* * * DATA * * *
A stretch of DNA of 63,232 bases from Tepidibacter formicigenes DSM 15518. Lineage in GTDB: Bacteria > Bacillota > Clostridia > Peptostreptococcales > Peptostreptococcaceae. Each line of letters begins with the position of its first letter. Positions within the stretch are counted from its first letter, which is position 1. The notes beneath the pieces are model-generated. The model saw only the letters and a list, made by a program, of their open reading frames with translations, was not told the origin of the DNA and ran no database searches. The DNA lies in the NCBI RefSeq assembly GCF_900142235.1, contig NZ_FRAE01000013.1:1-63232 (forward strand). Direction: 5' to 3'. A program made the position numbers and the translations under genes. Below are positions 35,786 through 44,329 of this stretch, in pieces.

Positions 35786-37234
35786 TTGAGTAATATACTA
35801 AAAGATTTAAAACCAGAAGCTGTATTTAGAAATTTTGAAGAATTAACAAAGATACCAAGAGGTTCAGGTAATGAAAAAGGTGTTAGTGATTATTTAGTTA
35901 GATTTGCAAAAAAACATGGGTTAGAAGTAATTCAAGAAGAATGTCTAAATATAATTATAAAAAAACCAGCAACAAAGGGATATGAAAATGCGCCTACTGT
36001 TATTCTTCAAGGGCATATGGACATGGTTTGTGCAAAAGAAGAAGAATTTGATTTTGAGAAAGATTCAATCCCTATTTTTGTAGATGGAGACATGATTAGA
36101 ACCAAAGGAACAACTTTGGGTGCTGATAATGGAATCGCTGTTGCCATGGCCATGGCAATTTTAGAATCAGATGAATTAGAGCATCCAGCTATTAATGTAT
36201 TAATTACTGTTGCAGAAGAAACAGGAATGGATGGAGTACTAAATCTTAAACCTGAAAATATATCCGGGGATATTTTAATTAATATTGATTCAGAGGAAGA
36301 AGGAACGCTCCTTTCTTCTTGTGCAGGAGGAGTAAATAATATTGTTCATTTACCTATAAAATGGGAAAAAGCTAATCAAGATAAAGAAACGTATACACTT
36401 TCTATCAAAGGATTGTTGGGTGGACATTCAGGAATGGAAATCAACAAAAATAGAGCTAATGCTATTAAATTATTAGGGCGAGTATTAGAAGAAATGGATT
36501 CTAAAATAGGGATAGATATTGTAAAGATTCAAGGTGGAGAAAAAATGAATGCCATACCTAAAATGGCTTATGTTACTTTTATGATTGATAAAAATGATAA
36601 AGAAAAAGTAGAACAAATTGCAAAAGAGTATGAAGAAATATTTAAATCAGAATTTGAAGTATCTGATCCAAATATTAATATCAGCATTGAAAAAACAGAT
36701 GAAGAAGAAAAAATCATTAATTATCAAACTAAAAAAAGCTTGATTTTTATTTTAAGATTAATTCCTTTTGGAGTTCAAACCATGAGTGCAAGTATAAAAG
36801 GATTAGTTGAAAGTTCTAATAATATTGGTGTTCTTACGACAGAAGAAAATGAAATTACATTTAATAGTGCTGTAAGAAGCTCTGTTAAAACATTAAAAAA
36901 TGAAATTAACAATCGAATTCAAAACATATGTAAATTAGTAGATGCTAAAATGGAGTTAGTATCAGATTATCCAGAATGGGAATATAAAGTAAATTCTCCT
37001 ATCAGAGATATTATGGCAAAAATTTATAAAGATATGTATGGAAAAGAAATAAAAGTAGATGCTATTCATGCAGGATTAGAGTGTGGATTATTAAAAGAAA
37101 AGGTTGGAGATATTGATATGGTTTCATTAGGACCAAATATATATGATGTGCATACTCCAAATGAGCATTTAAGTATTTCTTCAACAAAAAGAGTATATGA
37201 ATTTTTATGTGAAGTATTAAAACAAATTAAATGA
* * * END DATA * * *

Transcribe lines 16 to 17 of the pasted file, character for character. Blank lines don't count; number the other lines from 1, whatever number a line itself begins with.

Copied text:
37001 ATCAGAGATATTATGGCAAAAATTTATAAAGATATGTATGGAAAAGAAATAAAAGTAGATGCTATTCATGCAGGATTAGAGTGTGGATTATTAAAAGAAA
37101 AGGTTGGAGATATTGATATGGTTTCATTAGGACCAAATATATATGATGTGCATACTCCAAATGAGCATTTAAGTATTTCTTCAACAAAAAGAGTATATGA